Abraham Lincoln: the ugly truth
The 16th US president is an American icon, his face preserved in coins, statues and now a Steven Spielberg film. But that same face once elicited horror, criticism, caricature and confusion
The German-born reformer Carl Schurz never forgot his first glimpse of Abraham Lincoln. It was 1858, the year of the great Illinois senate debates between Lincoln and Stephen A Douglas, and Schurz, too, was in the midst of a statewide campaign swing on behalf of the Republicans, travelling south by train from Chicago into the heartland. Suddenly he heard a commotion in his railroad car and, glancing up, saw before him a spectacularly unusual head “towering far above those surrounding him”.
Nothing had prepared him for the sight of this remarkably “homely, deeply furrowed, swarthy, haggard face, topped with a somewhat battered stovepipe hat”. The large and mobile mouth bent into a “kind smile”, and the “deep-set, melancholy eyes from time to time illuminated with a merry twinkle”. But the overall effect was bizarre, inexplicable. Something about the man was ugly, even repellent; something else was magnetic, almost irresistible. The crowd of admirers surrounding the giant seemed enraptured, and Schurz hastened to join them and meet the object of their interest. Within minutes, Schurz recalled, “I felt as if I had actually known him all my life.”
Yet for contemporaries who never knew Abraham Lincoln, but grew to know his face from period photographs and prints, his appearance aroused not conviviality but deep emotions ranging from affection to horror to embarrassment. For years the face inspired mirth-provoking caricature, whose cartoonists contorted his features into a fair approximation of Satan himself. Friendlier artists altered the image of “Uncle Sam”, who for generations resembled George Washington, into the spitting image of Lincoln. Journalists vented endlessly about whether he was in fact too ugly to serve as president.
Perhaps wisely, Lincoln himself did not appear at the 1860 Republican national convention. But at precisely the moment Lincoln amassed the votes needed for his nomination to the presidency, a man entered the hall bearing a large painting of him. To one eyewitness, the effect of the “hideous” canvas was chilling. “Most of the delegates having never seen the original, the effect upon them was indescribable.” Fortunately for us, describing Lincoln’s face – providing our best records of his baffling appearance – soon enough blossomed into a cottage industry of recollection.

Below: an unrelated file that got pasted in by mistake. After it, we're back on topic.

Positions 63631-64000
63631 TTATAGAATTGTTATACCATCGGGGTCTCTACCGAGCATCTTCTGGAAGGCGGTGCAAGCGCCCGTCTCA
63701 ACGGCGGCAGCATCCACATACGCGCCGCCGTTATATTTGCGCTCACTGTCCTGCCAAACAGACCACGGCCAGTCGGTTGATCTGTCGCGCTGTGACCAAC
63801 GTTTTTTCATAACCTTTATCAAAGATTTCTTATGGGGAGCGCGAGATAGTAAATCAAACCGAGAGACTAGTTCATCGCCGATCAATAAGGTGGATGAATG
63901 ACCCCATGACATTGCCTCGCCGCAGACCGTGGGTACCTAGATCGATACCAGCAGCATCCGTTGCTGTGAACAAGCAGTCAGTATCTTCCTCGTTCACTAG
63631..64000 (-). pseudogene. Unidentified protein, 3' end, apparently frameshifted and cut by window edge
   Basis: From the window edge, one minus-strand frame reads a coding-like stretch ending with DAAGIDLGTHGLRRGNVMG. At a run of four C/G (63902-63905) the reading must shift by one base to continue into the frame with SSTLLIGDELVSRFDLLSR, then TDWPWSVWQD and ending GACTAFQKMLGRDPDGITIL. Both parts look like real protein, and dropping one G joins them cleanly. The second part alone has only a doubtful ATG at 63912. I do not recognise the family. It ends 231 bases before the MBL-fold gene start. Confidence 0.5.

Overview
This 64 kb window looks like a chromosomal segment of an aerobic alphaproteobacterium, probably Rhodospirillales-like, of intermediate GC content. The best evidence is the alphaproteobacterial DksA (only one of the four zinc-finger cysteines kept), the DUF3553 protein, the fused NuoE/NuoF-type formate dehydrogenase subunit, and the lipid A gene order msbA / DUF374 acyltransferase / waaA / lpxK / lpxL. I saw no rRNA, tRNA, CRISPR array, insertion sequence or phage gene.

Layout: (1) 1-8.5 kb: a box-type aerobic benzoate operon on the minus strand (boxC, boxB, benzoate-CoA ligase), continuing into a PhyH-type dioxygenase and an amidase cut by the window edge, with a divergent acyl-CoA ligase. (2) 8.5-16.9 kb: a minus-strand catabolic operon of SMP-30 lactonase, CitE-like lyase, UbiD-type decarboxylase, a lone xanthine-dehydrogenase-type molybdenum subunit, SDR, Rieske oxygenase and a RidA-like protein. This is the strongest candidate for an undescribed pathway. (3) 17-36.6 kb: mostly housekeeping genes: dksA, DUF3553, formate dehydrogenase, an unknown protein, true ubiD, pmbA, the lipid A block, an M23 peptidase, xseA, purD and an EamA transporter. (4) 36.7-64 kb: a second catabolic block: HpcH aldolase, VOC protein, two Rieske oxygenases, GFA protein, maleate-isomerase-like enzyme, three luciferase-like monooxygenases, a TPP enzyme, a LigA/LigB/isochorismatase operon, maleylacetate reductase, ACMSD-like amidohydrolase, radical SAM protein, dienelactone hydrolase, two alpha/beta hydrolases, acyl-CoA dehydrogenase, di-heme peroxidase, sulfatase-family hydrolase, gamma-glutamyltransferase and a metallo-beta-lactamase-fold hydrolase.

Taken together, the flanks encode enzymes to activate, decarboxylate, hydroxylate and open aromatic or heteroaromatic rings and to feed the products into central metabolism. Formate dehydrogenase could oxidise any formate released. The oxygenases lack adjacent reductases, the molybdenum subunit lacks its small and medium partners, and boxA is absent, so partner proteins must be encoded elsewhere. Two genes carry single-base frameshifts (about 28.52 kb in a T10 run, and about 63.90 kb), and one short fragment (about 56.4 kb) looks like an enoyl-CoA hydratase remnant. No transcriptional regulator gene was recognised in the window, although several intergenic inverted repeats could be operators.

Quintessentially American face
It is fair to say that no one has ever before or since looked quite like Abraham Lincoln – certainly not his own children, who resembled their mother’s family, not their father’s. We have no pictures of Lincoln’s own mother, who was said to be large-boned and tough-skinned, like her son, but who died long before the invention of photography. The future president’s father supposedly sat for a lone photograph late in his life, but historians remain uncertain that it really shows Thomas Lincoln. It was as if that quintessentially American face sprang uniquely from the Kentucky soil, from the Indiana prairie and from what Nathaniel Hawthorne called “village experience”.
From the beginning, his strange appearance made others take notice. An Indiana friend remembered him as a “tall dangling aw[kw]ard droll looking boy”. Another neighbour thought his typical facial expression a mix between “abstraction sadness”.
John Todd Stuart, who became his first law partner, thought Lincoln looked “torpid” and “gloomy” and believed that the “pores of his flesh acted as an appropriate organ” for his “Evacuations”, adding, in something of an understatement, that he “differed with other men about this”.
Understandably, Lincoln himself grew willing to joke self-consciously – perhaps self-protectively – about his appearance. To say nothing at all, of course, might have been far worse for a public figure, ignoring the elephant in the room. Accused during the Lincoln-Douglas debates of being two-faced, he shot back: “If I had another face, do you think I would wear this one?”
And he appeared to enjoy telling the story of the hideously ugly man who once confronted him with a raised rifle as he rode alone through the woods. “Halt!” shouted the armed man. When Lincoln nervously asked why he was being threatened, the man replied: “I vowed if I ever met a man uglier than myself I would shoot him on the spot.” To which Lincoln replied, “If I am uglier than you, shoot away!”
To Thomas Hicks, one artist that year who succeeded in modifying the harsh lines that circled his face, Lincoln commented: “I think the picture has a somewhat pleasanter expression than I usually have, but that, perhaps, is not an objection.”
The painter Francis B Carpenter re-painted his canvas of the first reading of the emancipation proclamation so endlessly, apparently never satisfied with the central portrait of Lincoln, that he eventually reduced it to a daub. When, years later, another painter completed a remarkably accurate portrait, Lincoln studied the result, looked up and remarked that it was “horribly like” the original. In other words, Lincoln well knew that he lacked the handsome grandeur of other national leaders.
All he ever admitted of his own appearance in writing was one unenlightening reference in an 1859 autobiographical sketch designed to nourish his budding presidential campaign: “If any personal description of me is thought desirable, I am in height six feet four inches, nearly; lean in flesh, weighing, on an average, one hundred and eighty pounds; dark complexion, with coarse black hair and gray eyes – no other marks or brands recollected.”